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Shugo Tokumaru on Wikipedia
Shugo Tokumaru
Shugo Tokumarucropped.jpgShugo Tokumaru at the Bowery Ballroom.
Background information
Born(1980-05-29) 29 May 1980 (age 36)
GenresBedroom pop[1]
Occupation(s)Singer, songwriter, multi-instrumentalist
Years active2004–present
LabelsCompare Notes (2004-2005)
Music Related (2004)
Active Suspension (2006)
Lil' Chief Records (2006)
P-Vine Records (2007-present)
Almost Gold Recordings (2008-present)
Polyvinyl Record Co. (2011-present)
Associated actsGellers, Deerhoof, David Fenech, I Am Robot and Proud, Mesomeso, Moools, Oorutaichi, Tenniscoats, Unicorn

Shugo Tokumaru (トクマルシューゴ?, Tokumaru Shūgo, born May 29, 1980) is a Japanese singer-songwriter and multi-instrumentalist, who debuted in May 2004 in America with his album Night Piece.[2] He creates every aspect of his music, including the lyrics, music, arrangements, recording and mixing.[3] He is known for the variety of instruments he uses in his music, using over 100 different traditional and non-traditional instruments in his recordings.[3][4] Tokumaru is also a member of the Japanese rock band Gellers.[5] Tokumaru's 2010 album Port Entropy was his most commercially successful album in Japan, breaking into the top 40.[6]


  • 1 Biography
    • 1.1 Early years
    • 1.2 Debut
    • 1.3 Commercial success
  • 2 Songwriting
  • 3 Discography
    • 3.1 Original albums
    • 3.2 Other albums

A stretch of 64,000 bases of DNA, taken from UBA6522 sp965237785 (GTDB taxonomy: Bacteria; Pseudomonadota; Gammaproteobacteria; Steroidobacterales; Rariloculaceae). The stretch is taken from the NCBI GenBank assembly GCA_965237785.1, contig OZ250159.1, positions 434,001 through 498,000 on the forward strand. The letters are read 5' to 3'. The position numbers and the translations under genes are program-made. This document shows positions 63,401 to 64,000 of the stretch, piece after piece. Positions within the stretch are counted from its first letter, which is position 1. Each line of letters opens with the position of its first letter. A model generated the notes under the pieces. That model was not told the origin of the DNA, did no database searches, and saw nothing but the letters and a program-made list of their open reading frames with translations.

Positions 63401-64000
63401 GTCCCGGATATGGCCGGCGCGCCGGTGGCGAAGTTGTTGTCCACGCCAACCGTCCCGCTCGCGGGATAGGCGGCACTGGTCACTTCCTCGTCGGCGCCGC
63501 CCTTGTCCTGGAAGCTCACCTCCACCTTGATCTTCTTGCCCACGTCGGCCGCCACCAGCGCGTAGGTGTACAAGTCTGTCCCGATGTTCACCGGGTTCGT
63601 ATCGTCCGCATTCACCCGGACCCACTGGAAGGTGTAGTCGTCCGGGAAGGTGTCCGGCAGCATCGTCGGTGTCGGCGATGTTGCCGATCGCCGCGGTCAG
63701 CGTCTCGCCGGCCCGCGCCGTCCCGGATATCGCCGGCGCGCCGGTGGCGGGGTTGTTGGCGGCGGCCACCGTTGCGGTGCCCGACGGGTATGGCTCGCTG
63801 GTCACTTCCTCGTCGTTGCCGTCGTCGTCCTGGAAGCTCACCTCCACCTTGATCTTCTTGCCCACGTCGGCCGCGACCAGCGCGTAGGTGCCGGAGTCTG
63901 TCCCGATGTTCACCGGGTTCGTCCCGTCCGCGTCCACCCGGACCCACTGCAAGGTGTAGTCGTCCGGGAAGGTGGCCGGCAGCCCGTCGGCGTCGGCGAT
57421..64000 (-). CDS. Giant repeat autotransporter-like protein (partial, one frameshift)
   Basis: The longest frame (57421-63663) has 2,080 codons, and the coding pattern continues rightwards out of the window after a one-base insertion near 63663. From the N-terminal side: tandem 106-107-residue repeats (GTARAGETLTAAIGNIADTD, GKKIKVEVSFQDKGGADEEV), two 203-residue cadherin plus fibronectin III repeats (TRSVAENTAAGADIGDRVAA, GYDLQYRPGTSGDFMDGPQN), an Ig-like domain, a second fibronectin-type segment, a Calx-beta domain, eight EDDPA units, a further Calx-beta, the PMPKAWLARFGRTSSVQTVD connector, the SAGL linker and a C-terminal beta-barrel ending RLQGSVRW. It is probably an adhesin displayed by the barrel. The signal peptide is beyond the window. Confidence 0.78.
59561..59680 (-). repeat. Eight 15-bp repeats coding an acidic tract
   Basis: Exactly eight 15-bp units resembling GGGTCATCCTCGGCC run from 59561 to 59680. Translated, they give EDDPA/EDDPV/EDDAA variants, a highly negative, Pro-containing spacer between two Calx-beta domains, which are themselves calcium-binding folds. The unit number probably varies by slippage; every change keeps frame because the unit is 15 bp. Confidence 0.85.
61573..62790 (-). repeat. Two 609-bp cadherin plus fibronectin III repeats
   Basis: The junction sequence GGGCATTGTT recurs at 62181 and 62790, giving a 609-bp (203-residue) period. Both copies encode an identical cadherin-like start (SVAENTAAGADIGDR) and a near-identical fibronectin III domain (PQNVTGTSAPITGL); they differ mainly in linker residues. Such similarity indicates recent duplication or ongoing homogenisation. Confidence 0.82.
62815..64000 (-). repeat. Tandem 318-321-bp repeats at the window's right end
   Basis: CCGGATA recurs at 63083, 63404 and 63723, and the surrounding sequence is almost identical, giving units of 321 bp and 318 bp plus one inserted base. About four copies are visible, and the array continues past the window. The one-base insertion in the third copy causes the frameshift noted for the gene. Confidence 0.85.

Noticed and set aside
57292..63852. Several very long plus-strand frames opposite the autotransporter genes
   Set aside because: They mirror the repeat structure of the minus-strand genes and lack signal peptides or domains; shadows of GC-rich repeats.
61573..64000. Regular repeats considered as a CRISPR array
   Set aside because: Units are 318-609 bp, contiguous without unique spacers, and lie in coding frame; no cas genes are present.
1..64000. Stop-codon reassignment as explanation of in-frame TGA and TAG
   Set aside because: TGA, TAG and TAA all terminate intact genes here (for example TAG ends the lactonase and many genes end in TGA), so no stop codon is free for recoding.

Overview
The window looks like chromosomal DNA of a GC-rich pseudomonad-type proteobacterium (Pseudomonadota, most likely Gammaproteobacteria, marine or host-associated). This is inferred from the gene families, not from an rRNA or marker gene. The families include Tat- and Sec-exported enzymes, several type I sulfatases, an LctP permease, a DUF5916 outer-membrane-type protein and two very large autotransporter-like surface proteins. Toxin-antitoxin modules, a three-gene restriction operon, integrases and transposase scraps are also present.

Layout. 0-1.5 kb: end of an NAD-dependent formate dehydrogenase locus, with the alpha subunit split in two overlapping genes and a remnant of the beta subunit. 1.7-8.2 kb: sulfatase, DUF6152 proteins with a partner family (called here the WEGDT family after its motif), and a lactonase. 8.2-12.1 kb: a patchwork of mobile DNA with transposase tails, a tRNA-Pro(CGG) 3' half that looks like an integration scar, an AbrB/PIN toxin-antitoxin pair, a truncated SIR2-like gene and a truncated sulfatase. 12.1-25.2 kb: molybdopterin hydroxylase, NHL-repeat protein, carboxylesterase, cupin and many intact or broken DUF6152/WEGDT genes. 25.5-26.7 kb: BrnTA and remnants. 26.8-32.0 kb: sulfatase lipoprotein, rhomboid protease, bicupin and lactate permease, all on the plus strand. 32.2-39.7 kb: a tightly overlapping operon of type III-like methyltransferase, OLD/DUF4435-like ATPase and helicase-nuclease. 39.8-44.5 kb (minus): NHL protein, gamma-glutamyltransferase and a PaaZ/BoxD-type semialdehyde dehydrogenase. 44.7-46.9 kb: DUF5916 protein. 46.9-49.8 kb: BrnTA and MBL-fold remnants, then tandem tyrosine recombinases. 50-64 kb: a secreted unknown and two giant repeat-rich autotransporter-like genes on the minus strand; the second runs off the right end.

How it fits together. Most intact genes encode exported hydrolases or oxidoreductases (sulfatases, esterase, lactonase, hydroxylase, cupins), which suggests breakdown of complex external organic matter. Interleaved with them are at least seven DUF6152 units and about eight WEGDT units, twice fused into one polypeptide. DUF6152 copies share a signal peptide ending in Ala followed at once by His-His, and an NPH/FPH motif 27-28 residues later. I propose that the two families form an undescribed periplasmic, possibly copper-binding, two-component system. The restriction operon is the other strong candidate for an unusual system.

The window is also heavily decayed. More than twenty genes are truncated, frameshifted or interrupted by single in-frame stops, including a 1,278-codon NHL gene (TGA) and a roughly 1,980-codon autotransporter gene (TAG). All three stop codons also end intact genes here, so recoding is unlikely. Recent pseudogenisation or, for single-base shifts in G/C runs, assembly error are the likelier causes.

• 3.3 Singles
    • 3.4 Other appearances
  • 4 References
  • 5 External links

Early years

Shugo Tokumaru was born and raised in Tokyo. His first instrument was the piano, which he started between 5–6 years old after seeing a friend playing it. Much later on in junior high school, Tokumaru started playing the electric guitar, originally only playing songs by The Clash.[7][8] He joined a band called Gellers, made up of people he had known throughout his childhood. The band formed around 1994 and at the very beginning, Tokumaru was not a member.[8] He started writing songs at 17 for the band,[9] however had not had much of a need to earlier, as the other guitarist of the band was the chief songwriter.[8] At this point, Tokumaru developed an interest with multi-instrumentalization, thinking that just the guitar/bass/drum set of a standard band wasn't enough.[7]

After finishing high school, Tokumaru traveled overseas for 2 and a half years, spending most of his time living in Los Angeles.[8][9] While staying in America, he was a part of a jazz band, and recorded songs in his home.[8]


After returning to Japan in 2003, Tokumaru finished recording a 10 track demo album called Fragment.[10] He gave this demo CD to a friend who was an acquaintance of Trevor Sias, owner of the US independent record label Music Related.[11] The label was impressed with the CD, and wanted to release the demo album just as it was; however, Tokumaru did not like the idea.[8] He created an entirely new album,[10] which was released under the label in the United States on May 11, 2004.[12] Night Piece originally planned to be just an American only release, but due to strong sales on internet sites, it was released in other countries.[8] It was released in Japan in August 2004 through the independent label Compare Notes.[13]